State Senator Fielder to constituents: bah humbug

It’s unfortunate that I have to write this post on Christmas Day but I feel the need to nominate someone for the 2017 Scrooge Award. It’s Sen. Jennifer Fielder (R-Thompson Falls).

The Office of Public Assistance serving Sanders County is closing its doors, according to the Sanders County Ledger. The office employs four people and will shutter on Jan. 16. SNAP (formerly known as food stamps), TANF (Temporary Assistance for Needy Families) and Medicaid are some of the services provided by the Thompson Falls staff.

While known mostly for her desire to put Montana’s public lands in private hands, Fielder decided to pen her version of why the offices had to close. It’s a litany of misdirection and half-truths. The opening line:

“It is a shame that a local state office with 4 employees who served families in need was shut down due to the Governor’s budget cuts,” Fielder writes.

Wrong. It was you and your party that closed this office and 18 others in mostly rural areas. The Democrats and the governor proposed revenue increases that would have kept these offices open — nothing radical: higher taxes on cigarettes and rental cars, for example. Everyone of these proposals was shot down by Fielder and her party.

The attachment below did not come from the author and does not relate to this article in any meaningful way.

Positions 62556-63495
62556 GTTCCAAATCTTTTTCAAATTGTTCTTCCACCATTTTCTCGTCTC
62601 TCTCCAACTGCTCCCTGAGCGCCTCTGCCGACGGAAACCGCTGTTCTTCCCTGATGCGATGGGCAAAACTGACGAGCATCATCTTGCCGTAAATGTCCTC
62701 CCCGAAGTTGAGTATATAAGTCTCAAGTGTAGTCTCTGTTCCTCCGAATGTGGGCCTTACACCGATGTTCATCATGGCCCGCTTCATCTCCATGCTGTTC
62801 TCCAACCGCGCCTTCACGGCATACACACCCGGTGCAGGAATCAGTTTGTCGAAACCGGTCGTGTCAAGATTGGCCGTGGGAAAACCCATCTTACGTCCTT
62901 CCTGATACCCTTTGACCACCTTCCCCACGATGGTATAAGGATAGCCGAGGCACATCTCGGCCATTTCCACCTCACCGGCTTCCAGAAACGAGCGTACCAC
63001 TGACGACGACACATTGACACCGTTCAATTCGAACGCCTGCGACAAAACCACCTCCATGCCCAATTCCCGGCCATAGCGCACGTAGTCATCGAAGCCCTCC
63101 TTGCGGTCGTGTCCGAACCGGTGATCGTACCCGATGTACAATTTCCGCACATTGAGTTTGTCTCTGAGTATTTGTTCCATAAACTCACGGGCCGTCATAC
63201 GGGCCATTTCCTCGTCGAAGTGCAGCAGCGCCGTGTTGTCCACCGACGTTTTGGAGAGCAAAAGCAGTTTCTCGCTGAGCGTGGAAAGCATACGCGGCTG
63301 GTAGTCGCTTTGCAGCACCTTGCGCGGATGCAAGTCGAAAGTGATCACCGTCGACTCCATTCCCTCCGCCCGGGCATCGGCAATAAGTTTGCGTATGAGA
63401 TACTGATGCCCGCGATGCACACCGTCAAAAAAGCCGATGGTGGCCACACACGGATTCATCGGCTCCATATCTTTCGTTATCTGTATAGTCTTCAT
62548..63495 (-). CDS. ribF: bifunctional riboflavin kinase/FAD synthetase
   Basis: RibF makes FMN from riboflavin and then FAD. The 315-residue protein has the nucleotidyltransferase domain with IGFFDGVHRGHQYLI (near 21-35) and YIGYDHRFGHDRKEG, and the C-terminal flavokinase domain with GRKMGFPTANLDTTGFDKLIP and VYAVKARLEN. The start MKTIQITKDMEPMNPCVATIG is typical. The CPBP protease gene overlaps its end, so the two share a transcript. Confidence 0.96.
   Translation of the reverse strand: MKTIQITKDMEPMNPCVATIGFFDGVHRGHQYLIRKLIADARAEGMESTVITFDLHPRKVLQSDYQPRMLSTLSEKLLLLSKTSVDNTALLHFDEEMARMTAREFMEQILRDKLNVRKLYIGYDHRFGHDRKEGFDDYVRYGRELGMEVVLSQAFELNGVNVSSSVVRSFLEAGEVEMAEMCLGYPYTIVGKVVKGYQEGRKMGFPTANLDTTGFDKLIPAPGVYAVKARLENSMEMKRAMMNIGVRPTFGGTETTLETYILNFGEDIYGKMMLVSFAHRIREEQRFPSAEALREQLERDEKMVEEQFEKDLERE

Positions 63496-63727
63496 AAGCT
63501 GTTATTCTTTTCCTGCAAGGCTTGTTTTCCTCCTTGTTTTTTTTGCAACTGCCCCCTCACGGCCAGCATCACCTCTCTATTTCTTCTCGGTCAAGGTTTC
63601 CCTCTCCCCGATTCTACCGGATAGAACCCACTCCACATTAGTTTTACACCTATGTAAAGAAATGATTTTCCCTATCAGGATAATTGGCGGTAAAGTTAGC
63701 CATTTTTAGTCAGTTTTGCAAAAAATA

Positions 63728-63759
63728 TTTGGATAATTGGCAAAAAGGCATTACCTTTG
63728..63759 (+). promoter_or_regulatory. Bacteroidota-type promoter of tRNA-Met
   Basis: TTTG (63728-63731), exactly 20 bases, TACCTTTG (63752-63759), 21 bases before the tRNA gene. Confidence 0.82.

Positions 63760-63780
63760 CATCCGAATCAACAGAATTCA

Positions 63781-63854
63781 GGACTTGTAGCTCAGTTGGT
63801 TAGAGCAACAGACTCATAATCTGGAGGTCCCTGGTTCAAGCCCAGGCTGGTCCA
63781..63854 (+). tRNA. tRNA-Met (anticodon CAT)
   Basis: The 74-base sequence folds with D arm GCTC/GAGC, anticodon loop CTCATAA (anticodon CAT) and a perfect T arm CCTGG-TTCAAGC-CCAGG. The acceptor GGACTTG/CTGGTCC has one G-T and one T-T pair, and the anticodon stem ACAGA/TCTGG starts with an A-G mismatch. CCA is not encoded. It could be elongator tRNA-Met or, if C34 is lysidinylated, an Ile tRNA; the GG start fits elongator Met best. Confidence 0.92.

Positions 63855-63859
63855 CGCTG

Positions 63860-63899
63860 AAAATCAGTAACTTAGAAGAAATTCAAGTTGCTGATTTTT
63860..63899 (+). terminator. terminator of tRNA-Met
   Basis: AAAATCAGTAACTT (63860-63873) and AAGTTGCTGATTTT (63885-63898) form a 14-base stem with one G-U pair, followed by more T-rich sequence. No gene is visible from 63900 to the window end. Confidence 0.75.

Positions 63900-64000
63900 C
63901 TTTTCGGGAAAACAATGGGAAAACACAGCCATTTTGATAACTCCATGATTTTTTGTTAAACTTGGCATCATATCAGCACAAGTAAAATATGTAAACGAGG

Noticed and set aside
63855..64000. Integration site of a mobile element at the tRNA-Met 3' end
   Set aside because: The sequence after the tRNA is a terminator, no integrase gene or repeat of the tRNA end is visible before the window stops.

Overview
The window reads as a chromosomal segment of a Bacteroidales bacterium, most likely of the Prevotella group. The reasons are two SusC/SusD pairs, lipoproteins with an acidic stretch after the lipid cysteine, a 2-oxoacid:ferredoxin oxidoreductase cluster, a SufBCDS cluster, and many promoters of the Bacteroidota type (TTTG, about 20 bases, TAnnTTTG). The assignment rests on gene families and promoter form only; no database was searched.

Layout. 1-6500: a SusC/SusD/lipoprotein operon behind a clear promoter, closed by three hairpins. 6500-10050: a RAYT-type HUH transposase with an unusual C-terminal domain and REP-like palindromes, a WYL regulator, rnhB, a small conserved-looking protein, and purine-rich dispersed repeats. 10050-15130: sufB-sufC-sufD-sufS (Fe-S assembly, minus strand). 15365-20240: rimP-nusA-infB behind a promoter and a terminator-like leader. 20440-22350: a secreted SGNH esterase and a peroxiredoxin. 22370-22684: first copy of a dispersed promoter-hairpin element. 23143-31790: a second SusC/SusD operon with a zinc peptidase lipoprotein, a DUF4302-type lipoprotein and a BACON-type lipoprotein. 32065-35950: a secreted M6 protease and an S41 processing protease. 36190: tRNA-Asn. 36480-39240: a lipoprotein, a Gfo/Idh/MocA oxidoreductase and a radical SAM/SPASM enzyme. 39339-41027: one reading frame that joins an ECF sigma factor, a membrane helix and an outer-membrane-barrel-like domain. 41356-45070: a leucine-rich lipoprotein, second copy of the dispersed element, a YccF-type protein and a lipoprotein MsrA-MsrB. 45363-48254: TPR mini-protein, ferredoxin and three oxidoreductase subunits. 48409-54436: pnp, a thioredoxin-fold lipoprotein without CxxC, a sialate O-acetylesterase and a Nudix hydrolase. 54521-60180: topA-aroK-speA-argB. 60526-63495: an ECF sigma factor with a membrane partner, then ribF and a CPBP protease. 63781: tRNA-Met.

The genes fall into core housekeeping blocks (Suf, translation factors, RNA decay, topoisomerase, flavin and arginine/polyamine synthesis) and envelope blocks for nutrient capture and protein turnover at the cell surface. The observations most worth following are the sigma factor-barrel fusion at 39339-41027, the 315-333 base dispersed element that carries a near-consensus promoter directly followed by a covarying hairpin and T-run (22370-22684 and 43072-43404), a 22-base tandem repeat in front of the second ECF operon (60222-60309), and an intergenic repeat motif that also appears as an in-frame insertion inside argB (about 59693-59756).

Montana’s Department of Public Health and Human Services received the brunt of the budget cuts. That department is responsible for the public assistance offices.

This line in the news story caught my eye:

Montanans can submit an application or manage their existing case by going online to

How convenient, not to mention that many of the folks needing assistance probably don’t happen to have wifi and a computer at their disposal.

2018 is going to be a very difficult year for those needing assistance in rural areas. There are also going to be a number of state employees in these small towns who are going to start the year without a job.

It is you, Sen. Fielder, and your party, who are responsible for more hardship being heaped on the most vulnerable Montanans.

UPDATE: $100,000 would go a long way in keeping the Thompson Falls office open. Thanks, Fielder, for not releasing your emails and getting the state sued. (Hat tip: Rep. Jessica Karjala, D-Billings.)




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About the author

Pete Talbot

'Papa’ Pete Talbot is first and foremost a grandfather to five wonderful grandchildren. Like many Montanans, he has held numerous jobs over the years: film and video producer, a partner in a marketing and advertising firm, a builder and a property manager. He’s served on local and statewide Democratic Party boards. Pete has also been blogging at various sites for over a decade. Ping-pong and skiing are his favorite diversions. He enjoys bourbon.

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